About Excellence - Overview
"A few weeks ago, I gave my lecture on EFQM and I told my students to have a look at your website. I hope you don't mind." Dotun Adebanjo, Liverpool John Moores University.
The word 'excellence' has probably become just an advertising 'strapline' for many people. Organisations frequently use it to describe themselves or their products, and it is often not clear exactly what it stands for. It has become a piece of organisational jargon. What sane businessman would just use the word 'quality' nowadays - when everyone else talks about 'excellence'??
Even ignoring the promotional-driven uses of the word, there are still different ideas of 'excellence'. When applied to overall organisational excellence, in its 2013 Excellence Model guide the EFQM says:
Excellent Organisations achieve and sustain outstanding levels of performance that meet or exceed the expectations of all their stakeholders
For us it is also very much about a state of mind, not simply reaching a certain level of performance. It is about building a culture of continuous improvement as well. We would argue that a complacent organisation with superior performance - even over a few years - is less in tune with 'excellence' than a lower performing one that is relentlessly working on improvement. The EFQM Excellence Model and its Fundamental Concepts can help your progress.
In our Downloads section, we have added a short pdf note with some further thoughts about the definition of Excellence. (The note will open in a separate window.)
Fundamental Concepts of Excellence
The EFQM Excellence Model is built on some 'Fundamental Concepts of Excellence'. The wording for the 2013 Model are as follows, with the previous wording in brackets. The order is alphabetical, not in priority.
- Adding Value for Customers (same as previous wording)
- Creating a Sustainable Future (previously Taking Responsibility for a Sustainable Future)
- Developing Organisational Capability (builds on the previous Building Partnerships)
- Harnessing Creativity & Innovation (previously Nurturing Creativity and Innovation)
- Leading with Vision, Inspiration and Integrity (same)
- Managing with Agility (previously Managing by Processes, but now emphasises agility as well as process)
- Succeeding through the Talent of People (previously Succeeding through People)
- Sustaining Outstanding Results (previously Achieving Balanced Results)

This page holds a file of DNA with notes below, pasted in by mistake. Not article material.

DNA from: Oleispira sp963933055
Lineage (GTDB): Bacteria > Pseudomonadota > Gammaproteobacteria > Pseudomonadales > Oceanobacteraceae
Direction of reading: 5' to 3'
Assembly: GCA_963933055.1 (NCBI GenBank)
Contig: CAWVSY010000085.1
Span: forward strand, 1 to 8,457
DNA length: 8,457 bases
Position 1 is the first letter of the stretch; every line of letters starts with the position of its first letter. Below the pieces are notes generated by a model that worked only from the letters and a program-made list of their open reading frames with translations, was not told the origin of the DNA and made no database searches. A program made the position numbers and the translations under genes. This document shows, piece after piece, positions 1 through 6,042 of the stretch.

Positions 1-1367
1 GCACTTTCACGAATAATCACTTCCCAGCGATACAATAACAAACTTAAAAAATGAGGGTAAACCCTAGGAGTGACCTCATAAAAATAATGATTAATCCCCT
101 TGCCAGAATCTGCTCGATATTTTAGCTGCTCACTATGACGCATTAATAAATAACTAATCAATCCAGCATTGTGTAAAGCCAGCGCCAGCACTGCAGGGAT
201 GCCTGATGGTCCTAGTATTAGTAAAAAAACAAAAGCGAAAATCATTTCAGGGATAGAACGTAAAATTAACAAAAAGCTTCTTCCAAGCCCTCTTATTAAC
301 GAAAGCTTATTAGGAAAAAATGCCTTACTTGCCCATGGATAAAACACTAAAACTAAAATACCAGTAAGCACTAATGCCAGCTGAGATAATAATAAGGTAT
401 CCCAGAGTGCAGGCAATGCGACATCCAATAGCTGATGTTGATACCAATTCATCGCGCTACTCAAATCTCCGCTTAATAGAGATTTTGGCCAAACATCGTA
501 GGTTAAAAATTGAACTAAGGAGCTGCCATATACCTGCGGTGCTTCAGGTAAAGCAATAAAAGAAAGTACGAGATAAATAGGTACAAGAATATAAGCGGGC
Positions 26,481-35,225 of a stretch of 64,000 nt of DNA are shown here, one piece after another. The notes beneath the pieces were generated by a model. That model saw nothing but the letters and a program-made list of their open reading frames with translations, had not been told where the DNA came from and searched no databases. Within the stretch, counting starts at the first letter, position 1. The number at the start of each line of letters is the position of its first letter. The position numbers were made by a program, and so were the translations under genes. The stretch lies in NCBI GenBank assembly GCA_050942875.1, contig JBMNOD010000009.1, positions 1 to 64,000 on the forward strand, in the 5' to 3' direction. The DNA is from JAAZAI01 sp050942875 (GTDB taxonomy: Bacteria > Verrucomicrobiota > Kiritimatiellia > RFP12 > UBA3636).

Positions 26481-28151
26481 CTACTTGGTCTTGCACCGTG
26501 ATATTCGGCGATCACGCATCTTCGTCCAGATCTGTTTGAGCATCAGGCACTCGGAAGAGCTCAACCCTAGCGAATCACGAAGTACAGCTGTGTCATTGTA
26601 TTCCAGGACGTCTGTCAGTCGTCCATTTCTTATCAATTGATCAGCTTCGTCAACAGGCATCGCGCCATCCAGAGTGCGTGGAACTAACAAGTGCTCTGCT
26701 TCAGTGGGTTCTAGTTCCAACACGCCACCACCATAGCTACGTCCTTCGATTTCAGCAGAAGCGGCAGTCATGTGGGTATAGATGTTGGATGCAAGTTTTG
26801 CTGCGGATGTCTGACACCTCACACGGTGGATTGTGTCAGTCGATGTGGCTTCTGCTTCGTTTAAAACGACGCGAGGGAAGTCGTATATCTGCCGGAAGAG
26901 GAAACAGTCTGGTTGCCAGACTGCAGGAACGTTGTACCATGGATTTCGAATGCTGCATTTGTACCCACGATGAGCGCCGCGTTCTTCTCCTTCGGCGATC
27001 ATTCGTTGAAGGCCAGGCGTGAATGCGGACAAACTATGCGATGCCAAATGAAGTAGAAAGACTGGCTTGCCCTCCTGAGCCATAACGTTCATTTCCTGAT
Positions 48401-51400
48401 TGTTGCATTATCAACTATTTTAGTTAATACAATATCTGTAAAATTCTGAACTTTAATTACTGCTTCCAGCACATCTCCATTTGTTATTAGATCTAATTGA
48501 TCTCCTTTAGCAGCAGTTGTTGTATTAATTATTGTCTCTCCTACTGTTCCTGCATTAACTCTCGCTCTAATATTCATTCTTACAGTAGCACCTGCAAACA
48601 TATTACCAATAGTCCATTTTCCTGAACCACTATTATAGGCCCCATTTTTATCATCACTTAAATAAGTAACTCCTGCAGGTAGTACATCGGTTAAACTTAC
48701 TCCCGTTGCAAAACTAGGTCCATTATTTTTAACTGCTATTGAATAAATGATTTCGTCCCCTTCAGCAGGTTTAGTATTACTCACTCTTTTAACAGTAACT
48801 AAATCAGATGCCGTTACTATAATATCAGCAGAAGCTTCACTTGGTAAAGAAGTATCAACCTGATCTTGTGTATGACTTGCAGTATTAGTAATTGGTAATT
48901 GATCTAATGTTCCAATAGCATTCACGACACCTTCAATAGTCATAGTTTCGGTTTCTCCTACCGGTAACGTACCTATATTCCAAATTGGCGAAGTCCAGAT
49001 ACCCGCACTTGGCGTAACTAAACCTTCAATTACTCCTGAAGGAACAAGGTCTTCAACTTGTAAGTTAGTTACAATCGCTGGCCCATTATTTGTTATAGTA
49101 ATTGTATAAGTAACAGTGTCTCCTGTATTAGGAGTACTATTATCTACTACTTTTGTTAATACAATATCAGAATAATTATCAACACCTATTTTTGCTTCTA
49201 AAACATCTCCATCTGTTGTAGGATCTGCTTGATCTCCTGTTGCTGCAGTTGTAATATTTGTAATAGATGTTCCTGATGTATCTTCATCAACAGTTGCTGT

The wording of these Concepts was significantly updated in the 2013 Model, including the expansions/slight changes of emphasis in the concepts of Developing Organisational Capability and Managing with Agility. But their essence remains similar to what has gone before, as one might expect given their description as ‘Fundamental’ Concepts.
Unless you agree that these represent a good way to run an organisation for the longer term, then there is little point in thinking about using the Model. You may feel that they are not all fully embedded in the organisation, but as long as you personally believe they are right, then you have the basis for action.
For companies in the UK, an approach called Enlightened Shareholder Value has now been enshrined in law by Section 172 of the Companies Act 2006. It is now part of company directors' formal responsibilities in running the company. The underlying components of ESV neatly match a number of the Fundamental Concepts of Excellence - we have written a short article about Section 172 and the Excellence Model (although this refers to the Concepts as given in the 2010 Model the basic message remains).
Quality frameworks around the world generally have similar principles. The wording may not be identical, but they usually come down to the same things.
Where to now?
This section of our site gives some basic information about Excellence - have a look around. We do not intend it to be encyclopaedic. It is after all a broad subject and there are other sources of information.
Our Downloads section has more information about excellence including a pdf copy of our booklet "Self-assessing for Excellence" which is an introduction to the Model and using it. It also has other articles and frequently requested diagrams.